– While cake is baking mix Raw Sugar and Cream together in heavy sauce pan on stove top. Whisk Raw sugar rapidly until it is completely dissolved. Allow sugar and cream to bubble together with close supervision until past the soft ball stage. The goal is to make a pourable caramel that is slightly crunchy when cool.

– Pull cake out of oven and while still hot drizzle caramel mixture over top. Can poke holes in cake to allow caramel to drip through. Eat warm with coffee or wait until cool and eat with coffee. Or drink with a hot black tea. This cake was made to be consumed with a pleasurable beverage.

So sorry I only got one lousy picture. This picture was taken before the rest of the caramel was drizzled over the top, that was just round one for the caramel.

Guten Free Apple Caramel Cream Cheese Coffee Cake

Guten Free Apple Caramel Cream Cheese Coffee Cake

The cake was devoured before I had a chance to get better pictures. Hate that you can’t see the moist amazing inside with the heavenly chunks of cream cheese scattered around. You’ll have to take my word for it that they were there.  I plan on making this again and hopefully I’ll be quicker with the camera next time around. 🙂

 

 

 

 

 

 

Oreo Cream Cheese Cake (With gf adaptations)

Nope. It isn’t healthy. Definitely not traditional. But it *is* delicious. This has been the cake DaMan has requested three Birthdays running now in the place of a more traditional cake. As a once (or twice) a year splurge it’s something most can afford to indulge in on the rare special occasion. I have converted this recipe into a Gluten Free version once successfully and will include those changes at the bottom.

Oreo Cream Cheese Cake

Chocolate Glazed Oreo Cheesecake

Chocolate Glazed Oreo Cheesecake

Prep: 40 Min.

Cook: 1 Hour 30 Min.

Chill: 4+ Hours

Phase 1:

2 Cups fine Oreo Cookie Crumbs (You could use a food processor to crunch these down, I used a large mortar and pestle. Rolling in a gallon ziplock baggie with a rolling pin works well too. Do *not* use double stuffed Oreos. I’ve tried that twice and it’s a disaster. Just don’t do it. Newton’s Own or some other organic/healthier brand of Oreos works great in the place of the really bad for you mainstream name brand)

2 Tablespoons melted Butter

1/4 cup firmly packed Brown Sugar

Phase 2:

4 (8 Oz.) packages Cream Cheese softened

1 1/4 cups Sugar

1/3 cup liquid Whipping Cream (Raw cream skimmed off milk works great. The pasteurized version from the store is good too)

2 Tablespoons Flour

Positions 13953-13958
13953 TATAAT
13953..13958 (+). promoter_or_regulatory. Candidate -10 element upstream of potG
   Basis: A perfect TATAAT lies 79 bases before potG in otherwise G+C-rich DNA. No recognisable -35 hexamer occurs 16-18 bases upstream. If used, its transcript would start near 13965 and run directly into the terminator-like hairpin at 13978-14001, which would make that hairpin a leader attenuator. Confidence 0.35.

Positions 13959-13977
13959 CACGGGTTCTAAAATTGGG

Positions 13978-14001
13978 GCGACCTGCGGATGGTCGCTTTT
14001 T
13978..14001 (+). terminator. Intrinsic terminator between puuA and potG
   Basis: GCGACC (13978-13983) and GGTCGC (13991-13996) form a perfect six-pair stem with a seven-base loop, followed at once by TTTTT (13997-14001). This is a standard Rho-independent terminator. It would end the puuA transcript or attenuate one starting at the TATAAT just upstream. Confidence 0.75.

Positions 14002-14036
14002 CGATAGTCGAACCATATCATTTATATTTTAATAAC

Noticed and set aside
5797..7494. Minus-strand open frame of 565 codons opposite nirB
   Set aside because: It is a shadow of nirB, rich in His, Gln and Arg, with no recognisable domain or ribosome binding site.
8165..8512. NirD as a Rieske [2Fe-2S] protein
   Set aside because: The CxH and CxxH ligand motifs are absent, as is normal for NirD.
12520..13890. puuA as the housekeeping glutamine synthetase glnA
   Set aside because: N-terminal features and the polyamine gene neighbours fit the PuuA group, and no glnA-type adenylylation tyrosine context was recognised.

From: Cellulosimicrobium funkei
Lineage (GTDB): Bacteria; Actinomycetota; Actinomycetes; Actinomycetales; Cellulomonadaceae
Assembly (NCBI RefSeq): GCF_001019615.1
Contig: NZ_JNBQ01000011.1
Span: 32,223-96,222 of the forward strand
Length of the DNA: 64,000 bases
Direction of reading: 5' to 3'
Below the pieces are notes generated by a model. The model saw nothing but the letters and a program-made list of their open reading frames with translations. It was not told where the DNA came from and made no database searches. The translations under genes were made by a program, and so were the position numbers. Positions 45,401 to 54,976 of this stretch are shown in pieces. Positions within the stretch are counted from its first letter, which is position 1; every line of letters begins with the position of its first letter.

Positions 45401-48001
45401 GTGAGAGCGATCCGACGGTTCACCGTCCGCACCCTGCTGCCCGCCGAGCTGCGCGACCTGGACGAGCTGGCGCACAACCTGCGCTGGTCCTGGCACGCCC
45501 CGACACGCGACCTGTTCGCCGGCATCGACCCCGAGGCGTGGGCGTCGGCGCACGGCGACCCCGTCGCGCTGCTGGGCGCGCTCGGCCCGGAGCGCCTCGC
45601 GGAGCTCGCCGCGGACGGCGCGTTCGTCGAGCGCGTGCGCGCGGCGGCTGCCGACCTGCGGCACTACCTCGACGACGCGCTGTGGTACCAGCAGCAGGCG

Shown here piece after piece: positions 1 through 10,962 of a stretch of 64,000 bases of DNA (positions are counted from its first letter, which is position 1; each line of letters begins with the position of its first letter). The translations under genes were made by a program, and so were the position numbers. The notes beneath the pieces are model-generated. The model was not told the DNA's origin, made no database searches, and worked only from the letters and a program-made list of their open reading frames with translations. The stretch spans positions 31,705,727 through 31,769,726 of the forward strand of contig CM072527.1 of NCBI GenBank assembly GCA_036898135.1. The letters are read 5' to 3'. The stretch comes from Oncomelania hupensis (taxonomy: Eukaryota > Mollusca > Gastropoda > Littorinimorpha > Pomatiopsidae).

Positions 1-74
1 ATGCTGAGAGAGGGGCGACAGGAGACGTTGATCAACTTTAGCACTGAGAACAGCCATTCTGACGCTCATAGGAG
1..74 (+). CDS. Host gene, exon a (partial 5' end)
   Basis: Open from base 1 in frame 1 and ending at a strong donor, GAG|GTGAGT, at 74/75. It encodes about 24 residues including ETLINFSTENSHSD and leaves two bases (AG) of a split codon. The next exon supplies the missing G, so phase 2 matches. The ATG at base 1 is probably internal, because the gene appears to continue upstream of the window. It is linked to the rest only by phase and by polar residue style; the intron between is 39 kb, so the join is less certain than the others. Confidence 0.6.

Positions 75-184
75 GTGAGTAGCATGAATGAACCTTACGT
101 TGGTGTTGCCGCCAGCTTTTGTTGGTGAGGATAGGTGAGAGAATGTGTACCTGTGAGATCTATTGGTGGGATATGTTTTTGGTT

4 Teaspoons Vanilla Extract

4 Large Eggs

2 Cups coarsely crumbled Oreos (roughly 14 cookies)

Phase 3

1 (16 oz) carton full fat Sour Cream

1/4 cup Sugar

2 Teaspoons Vanilla Extract

Phase 4

1/3 liquid Whipping Cream

1 1/4 Cups Semi Sweet Chocolate Chips or Chunks

1 Teaspoon Vanilla Extract

Garnish (Optional) Additional Oreos crumbled or whole

– Combine the 3 ingredients of Phase 1 in a medium bowl; firmly press mixture evenly in bottom and 2 inches up sides of a lightly greased 10 inch springform pan. Bake at 325 for 10 minutes.Remove and set aside.

– Beat Cream Cheese at medium speed with an electric mixer until creamy.  Gradually add sugar, beating well. Add Whipping Cream, Flour and Vanilla, beat well. Add Eggs one at a time, beating well after each addition. Pour 3 1/2 cups batter into prepared crust. Top with coarsely crumbled cookies; pour in remaining batter on top. Bake at 325 for 1 hour and 15 minutes. Put a small bowl of water in oven while it bakes to help prevent cracking.

– Combine Sour Cream, Sugar and Vanilla. Spread over top of cheesecake when it finishes baking. Bake at 325 for 7 minutes. Turn oven off, and leave cheesecake in oven with door closed for 45 minutes. Remove from oven, and cool completely on wire rack. Cover and chill 4+ hours. Remove sides of pan.

– Combine Whipping Cream and semi-sweet chocolate morsels in a saucepan; stir over low heat until chocolate melts. Stir in Vanilla. Remove from heat. Carefully spread over chilled cheesecake allowing it to drip down the sides. Store Cheesecake in refrigerator. Garnish, if desired.

Gluten Free Modifications: Whole Foods carries Gluten Free Oreos. Purchase those and use in the place of the gluten Oreos. Use gluten free flour in the place of the 2 tablespoons of wheat flour. Make sure Vanilla and Chocolate used are Gluten Free. Everything else is done the same.